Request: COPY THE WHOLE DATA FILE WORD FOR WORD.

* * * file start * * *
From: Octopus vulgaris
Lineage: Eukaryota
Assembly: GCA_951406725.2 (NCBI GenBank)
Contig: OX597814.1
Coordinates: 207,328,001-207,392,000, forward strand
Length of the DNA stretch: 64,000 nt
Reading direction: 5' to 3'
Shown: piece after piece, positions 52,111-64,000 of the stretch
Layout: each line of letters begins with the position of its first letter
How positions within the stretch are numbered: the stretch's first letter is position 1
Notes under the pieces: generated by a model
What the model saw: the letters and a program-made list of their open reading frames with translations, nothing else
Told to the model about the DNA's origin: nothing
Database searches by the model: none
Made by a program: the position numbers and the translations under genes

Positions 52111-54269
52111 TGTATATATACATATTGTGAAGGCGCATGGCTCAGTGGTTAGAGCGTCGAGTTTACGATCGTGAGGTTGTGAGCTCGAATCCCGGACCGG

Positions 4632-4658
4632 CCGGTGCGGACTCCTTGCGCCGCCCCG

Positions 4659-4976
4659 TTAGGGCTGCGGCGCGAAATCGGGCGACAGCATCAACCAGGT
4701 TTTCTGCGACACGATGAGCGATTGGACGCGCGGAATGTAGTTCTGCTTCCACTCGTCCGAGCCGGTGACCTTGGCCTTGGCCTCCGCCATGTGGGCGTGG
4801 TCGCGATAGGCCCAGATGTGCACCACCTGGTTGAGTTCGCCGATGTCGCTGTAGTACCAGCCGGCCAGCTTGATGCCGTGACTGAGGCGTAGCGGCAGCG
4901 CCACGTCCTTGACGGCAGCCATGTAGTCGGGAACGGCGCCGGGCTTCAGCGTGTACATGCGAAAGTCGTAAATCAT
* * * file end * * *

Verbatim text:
From: Octopus vulgaris
Lineage: Eukaryota
Assembly: GCA_951406725.2 (NCBI GenBank)
Contig: OX597814.1
Coordinates: 207,328,001-207,392,000, forward strand
Length of the DNA stretch: 64,000 nt
Reading direction: 5' to 3'
Shown: piece after piece, positions 52,111-64,000 of the stretch
Layout: each line of letters begins with the position of its first letter
How positions within the stretch are numbered: the stretch's first letter is position 1
Notes under the pieces: generated by a model
What the model saw: the letters and a program-made list of their open reading frames with translations, nothing else
Told to the model about the DNA's origin: nothing
Database searches by the model: none
Made by a program: the position numbers and the translations under genes

Positions 52111-54269
52111 TGTATATATACATATTGTGAAGGCGCATGGCTCAGTGGTTAGAGCGTCGAGTTTACGATCGTGAGGTTGTGAGCTCGAATCCCGGACCGG

Positions 4632-4658
4632 CCGGTGCGGACTCCTTGCGCCGCCCCG

Positions 4659-4976
4659 TTAGGGCTGCGGCGCGAAATCGGGCGACAGCATCAACCAGGT
4701 TTTCTGCGACACGATGAGCGATTGGACGCGCGGAATGTAGTTCTGCTTCCACTCGTCCGAGCCGGTGACCTTGGCCTTGGCCTCCGCCATGTGGGCGTGG
4801 TCGCGATAGGCCCAGATGTGCACCACCTGGTTGAGTTCGCCGATGTCGCTGTAGTACCAGCCGGCCAGCTTGATGCCGTGACTGAGGCGTAGCGGCAGCG
4901 CCACGTCCTTGACGGCAGCCATGTAGTCGGGAACGGCGCCGGGCTTCAGCGTGTACATGCGAAAGTCGTAAATCAT